The software 92 for controlling the codec 26, in accordance with one embodiment of the present invention is shown in
Initially, the software 92 checks, at diamond 94, to determine whether a request has been received to switch the output or input ports of the codec 26. For example, if the user is recording a first audio program on the line out 64 and playing a second audio program through the line out 84 to the display 36, the user may thereafter wish to play the program on the line out 64 on the television and record the program on the line out 84. To do this without having to reconnect the peripheral devices to the different line outs, the user may provide an input to the processor-based system 10 through a graphical user interface. The user may request a switch of the information fed to the various outputs. For example, the processor 12 may control the digital interface 56 and its multiplexer to change the data that is fed to the various output ports of the digital interface 56.
Thus, as indicated in
If no switch request is received or after implementing a switch request, a check at block 98 determines whether the data rates of the various components connected to the codec 26 are compatible with the codec's data rates. If a peripheral device such as one connected to the S/PDIF formatter 86 output lines 88 and 90 is unable to utilize the data rate provided by the codec 26, as determined in diamond 100, the processor 12 may modify the data rates as indicated in block 102.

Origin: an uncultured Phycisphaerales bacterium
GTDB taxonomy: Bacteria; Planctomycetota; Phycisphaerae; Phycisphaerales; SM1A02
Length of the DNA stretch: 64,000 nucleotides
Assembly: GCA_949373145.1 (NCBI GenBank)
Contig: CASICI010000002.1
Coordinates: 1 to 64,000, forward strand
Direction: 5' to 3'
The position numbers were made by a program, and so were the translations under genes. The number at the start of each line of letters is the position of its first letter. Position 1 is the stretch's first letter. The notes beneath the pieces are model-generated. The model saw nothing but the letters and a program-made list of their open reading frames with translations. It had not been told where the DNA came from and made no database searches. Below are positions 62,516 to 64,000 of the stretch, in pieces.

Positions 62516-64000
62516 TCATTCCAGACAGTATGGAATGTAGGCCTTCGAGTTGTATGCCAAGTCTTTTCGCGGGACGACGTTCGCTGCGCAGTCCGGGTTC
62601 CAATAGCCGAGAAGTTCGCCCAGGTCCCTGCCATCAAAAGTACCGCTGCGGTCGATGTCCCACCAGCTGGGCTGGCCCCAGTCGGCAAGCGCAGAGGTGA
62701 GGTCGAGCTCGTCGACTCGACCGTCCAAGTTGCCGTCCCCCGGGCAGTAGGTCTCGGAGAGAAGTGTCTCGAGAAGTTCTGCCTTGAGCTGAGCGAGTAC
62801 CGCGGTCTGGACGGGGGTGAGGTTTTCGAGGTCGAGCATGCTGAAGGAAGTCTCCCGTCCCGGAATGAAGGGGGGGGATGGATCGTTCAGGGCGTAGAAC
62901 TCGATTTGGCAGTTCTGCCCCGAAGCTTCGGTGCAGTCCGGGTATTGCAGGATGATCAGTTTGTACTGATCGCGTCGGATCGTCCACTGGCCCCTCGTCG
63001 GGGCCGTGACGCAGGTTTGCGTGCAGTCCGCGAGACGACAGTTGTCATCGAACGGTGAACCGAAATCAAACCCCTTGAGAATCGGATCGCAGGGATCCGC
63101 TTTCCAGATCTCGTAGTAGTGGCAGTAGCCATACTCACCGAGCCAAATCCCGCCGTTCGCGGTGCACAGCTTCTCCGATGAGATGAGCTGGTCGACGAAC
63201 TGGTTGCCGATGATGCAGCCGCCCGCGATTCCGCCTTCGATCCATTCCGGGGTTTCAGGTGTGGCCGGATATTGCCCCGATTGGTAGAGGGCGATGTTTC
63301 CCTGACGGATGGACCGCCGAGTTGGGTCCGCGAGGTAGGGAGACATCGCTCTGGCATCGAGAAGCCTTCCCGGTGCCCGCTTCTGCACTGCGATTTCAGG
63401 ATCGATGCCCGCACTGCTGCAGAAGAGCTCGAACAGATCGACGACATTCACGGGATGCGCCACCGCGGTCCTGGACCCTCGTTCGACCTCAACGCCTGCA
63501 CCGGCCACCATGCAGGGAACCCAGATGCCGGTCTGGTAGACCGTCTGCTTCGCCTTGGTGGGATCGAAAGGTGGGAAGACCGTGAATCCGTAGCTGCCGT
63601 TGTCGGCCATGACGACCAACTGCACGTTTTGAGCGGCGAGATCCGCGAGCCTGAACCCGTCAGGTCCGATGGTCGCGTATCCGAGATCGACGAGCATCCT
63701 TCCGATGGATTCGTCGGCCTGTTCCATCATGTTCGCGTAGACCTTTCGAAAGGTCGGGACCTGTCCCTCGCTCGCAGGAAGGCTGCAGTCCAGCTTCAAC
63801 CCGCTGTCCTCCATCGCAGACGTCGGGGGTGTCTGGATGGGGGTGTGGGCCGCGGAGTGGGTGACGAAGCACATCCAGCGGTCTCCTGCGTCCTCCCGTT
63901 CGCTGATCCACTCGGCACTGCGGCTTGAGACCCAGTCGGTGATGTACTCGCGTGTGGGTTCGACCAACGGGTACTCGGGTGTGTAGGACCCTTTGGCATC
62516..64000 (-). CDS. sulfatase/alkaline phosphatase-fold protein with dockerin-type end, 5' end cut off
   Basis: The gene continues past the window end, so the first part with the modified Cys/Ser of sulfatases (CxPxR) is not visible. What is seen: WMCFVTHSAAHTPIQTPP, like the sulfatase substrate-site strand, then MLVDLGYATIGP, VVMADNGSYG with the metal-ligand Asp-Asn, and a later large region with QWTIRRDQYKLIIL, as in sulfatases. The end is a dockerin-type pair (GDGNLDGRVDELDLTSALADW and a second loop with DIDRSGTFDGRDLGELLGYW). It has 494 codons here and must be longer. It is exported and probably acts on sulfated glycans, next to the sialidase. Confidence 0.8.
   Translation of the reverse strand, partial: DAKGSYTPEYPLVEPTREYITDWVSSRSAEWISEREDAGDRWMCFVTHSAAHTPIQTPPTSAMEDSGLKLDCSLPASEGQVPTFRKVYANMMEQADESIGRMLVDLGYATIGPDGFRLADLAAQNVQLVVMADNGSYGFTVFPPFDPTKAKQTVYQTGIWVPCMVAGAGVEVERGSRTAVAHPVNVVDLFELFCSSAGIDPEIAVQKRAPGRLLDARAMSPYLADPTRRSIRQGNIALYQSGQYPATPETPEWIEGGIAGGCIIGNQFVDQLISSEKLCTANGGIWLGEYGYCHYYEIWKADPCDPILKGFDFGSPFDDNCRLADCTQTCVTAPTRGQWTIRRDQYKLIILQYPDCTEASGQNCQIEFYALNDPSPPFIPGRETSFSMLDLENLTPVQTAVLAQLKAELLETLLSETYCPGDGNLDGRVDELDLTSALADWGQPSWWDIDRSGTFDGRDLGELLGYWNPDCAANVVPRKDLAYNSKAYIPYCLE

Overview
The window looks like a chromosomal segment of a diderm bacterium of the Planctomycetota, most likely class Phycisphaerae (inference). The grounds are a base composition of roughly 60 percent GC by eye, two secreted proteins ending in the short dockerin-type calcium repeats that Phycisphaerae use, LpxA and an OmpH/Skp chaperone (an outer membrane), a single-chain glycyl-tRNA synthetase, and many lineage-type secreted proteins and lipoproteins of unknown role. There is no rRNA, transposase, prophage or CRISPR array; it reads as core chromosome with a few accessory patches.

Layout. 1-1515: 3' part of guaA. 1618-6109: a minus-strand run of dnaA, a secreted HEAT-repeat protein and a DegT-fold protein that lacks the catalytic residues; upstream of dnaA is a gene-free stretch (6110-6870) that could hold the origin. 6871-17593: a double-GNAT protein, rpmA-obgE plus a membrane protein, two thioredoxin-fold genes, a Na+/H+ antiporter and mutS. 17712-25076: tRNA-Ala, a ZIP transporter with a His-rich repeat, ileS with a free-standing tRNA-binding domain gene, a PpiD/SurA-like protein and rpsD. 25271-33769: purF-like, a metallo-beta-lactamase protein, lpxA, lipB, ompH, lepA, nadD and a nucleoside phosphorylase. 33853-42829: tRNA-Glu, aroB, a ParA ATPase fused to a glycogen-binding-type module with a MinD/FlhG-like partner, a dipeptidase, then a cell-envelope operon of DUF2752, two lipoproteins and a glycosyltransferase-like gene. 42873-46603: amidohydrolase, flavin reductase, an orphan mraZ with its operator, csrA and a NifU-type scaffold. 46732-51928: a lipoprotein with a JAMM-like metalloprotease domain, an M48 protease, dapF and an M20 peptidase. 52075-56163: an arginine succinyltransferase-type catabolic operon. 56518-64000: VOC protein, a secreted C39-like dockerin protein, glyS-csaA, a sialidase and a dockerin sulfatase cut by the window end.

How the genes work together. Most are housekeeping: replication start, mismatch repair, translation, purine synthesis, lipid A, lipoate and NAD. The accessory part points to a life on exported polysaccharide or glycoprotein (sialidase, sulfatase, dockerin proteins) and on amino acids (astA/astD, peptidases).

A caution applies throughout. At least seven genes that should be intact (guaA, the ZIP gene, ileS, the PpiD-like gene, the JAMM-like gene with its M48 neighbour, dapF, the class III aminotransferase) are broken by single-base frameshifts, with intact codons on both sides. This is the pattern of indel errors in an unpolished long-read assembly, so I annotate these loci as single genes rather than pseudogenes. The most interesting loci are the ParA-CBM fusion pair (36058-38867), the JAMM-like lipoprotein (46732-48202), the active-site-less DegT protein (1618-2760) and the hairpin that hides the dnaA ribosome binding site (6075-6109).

The system 10 may determine that the data rates are incompatible in a number of different fashions. In one case, the codec 26 may receive a signal from the processor 12 (or the peripheral device) indicating that the data rate cannot be handled. In another case, the processor 12 may obtain information such as a device ID from each coupled peripheral. Based on a database of available data rates for available components, the processor 12 may determine that the data rate produced by the codec 26 is incompatible with a particular peripheral device.
The data rate may be adjusted in a number of ways. In one case, the data rate maybe adjusted in the digital interface 56. The processor 12 may generate a signal that selects a different data rate for a given port in the digital interface 56. The digital interface 56 may include a plurality of data rates for each of a plurality of output ports.